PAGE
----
Book 3 contains 15 poems. The opening piece depicts personified Tragedy and Elegy fighting over Ovid. Poem 2 describes a visit to the races, 3 and 8 focus on Corinna’s interest in other men, 10 is a complaint to Ceres because of her festival that requires abstinence, 13 is a poem on a festival of Juno, and 9 a lament for Tibullus. In poem 11 Ovid decides not to love Corinna any longer and regrets the poems he has written about her. The final poem is Ovid’s farewell to the erotic muse.

The most accessible poems

I have boldened the poems I found easiest to understand and so most enjoyable, being 1.5, 2.4, 2.10, 2.13 and 2.14 about abortion, 3.6 about impotence, 3.8 the elegy to Tibullus, 3.13 telling his mistress to be discreet.

The summaries in italics are in the Penguin edition and appear to be the summaries given in the original Elizabethan edition.

Book 1

1.1 How he was forced by Cupid to write of love instead of war – At the time epic poetry was written in hexameters which have six ‘feet’ or units per line, whereas love poems were written in pentameters with five ‘feet’. The poet humorously complains that he set out to write bold, manly war poetry but that Cupid stole one of the ‘feet’ of his verse, and so now he is condemned to write love poems. He complains this is topsy turvey, Cupid should not have the power to intervene in poetry, but Cupid replied by shooting him with one of his arrows.

Thus I complaind, but Love unlockt his quiver,
Tooke out the shaft, ordaind my hart to shiver:
And bent his sinewy bow upon his knee,
Saying, Poet heers a worke beseeming thee.
Oh woe is me, he never shootes but hits,
I burne, love in my idle bosome sits.

1.2 First captured by love, he endures being led in triumph by Cupid – What is keeping him awake at night? It is love. He gives examples of types of animals which know that fighting against man’s shackles and bridles only makes it worse. Similarly, he has the wisdom to submit.

Yielding or striving do we give him might,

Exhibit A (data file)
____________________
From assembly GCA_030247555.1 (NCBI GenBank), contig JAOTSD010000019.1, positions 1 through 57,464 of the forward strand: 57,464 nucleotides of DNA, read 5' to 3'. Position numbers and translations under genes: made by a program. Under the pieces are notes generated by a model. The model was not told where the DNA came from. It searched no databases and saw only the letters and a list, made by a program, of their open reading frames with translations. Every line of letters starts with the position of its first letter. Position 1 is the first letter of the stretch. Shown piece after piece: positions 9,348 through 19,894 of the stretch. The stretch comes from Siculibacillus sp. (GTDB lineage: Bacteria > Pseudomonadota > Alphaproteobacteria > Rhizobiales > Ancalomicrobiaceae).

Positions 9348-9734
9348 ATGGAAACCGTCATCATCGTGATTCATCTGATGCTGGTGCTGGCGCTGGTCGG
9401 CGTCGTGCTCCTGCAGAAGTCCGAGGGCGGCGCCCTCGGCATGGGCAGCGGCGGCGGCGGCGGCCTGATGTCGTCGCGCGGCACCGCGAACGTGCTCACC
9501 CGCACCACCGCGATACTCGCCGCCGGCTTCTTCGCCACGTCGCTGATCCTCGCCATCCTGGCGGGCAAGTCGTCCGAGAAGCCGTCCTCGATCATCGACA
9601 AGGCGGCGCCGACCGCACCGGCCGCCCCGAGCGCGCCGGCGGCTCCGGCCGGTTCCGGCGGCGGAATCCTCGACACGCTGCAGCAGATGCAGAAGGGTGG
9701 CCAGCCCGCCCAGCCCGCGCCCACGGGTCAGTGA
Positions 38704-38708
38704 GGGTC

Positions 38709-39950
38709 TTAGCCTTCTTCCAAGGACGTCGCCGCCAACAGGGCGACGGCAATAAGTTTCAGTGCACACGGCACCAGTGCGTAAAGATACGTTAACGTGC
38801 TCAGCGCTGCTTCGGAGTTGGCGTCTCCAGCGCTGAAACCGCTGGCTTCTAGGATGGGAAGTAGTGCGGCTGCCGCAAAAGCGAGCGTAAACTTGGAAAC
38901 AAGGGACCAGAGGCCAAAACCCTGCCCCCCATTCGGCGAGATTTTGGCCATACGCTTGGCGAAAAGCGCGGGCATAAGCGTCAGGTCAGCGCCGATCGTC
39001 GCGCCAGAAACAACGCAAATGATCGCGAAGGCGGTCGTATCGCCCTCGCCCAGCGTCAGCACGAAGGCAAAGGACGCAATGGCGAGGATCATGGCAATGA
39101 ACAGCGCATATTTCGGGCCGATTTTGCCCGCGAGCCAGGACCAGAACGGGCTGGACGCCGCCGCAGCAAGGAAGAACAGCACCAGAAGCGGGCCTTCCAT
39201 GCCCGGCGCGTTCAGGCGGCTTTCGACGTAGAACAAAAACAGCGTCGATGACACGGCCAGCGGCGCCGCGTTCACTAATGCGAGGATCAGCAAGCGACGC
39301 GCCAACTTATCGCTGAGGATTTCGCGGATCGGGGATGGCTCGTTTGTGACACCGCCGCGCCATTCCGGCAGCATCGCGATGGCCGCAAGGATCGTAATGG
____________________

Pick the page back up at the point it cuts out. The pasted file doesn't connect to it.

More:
Let’s yield, a burden easily borne is light.

1.3 To his mistress – He describes his devotion and his good qualities as a lover:

Be thou the happy subject of my books
That I may write things worthy thy fair looks.

1.4 He advises his love what devices and signals they ought to employ when they were at dinner with her husband present – The poet goes to a dinner party along with his lover and her husband and gives a long list of instructions to her not to dally too much or too openly with him, not to hang about his neck, fondle his chin, entwine her legs with his and the secret signs they will use to convey their passion to each other.

View me, my becks, and speaking countenance;
Take, and return each secret amorous glance.
Words without voice shall on my eyebrows sit,
Lines thou shalt read in wine by my hand writ.

1.5 Sex with Corinna – He describes an afternoon when Corinna comes to his rooms and they make love (quoted in full below).

1.6 To her porter, to open the door for him – He begs Corinna’s doorkeeper to let him into the house to see his love. This is an example, believe it or not, of a recognised genre, the paraclausithyron, the ‘door poem’ or ‘lament beside the door’, in which the exclusus amator (‘shut-out lover’) addresses the door or doorkeeper keeping him from his mistress. Horace wrote a poem threatening the door, Tibullus appealed to the door, Propertius wrote a poem in which the door is the speaker. The trope was revived by some of the troubadors, recurs in Victorian poetry, and lives on into our day, witness the 1971 song Can’t You Hear Me Knocking? by the Rolling Stones:

Can’t you hear me knockin’ on your window
Can’t you hear me knockin’ on your door

1.7 That his mistress, who he has beaten, should make peace with him – In a blind rage he hits his lover, then sees her tears and throws himself at her feet in regret.

1.8 He reviles the bawd who has been introducing his mistress to the courtesan’s art – The longest poem in book 1, the poet describes the ancient bawd and procuress Dipsas as a witch and then overhears, from a hiding place, the old crone giving his mistress lessons on how to keep a lover on tenterhooks. At the end of her lecture the poet heartily curses her.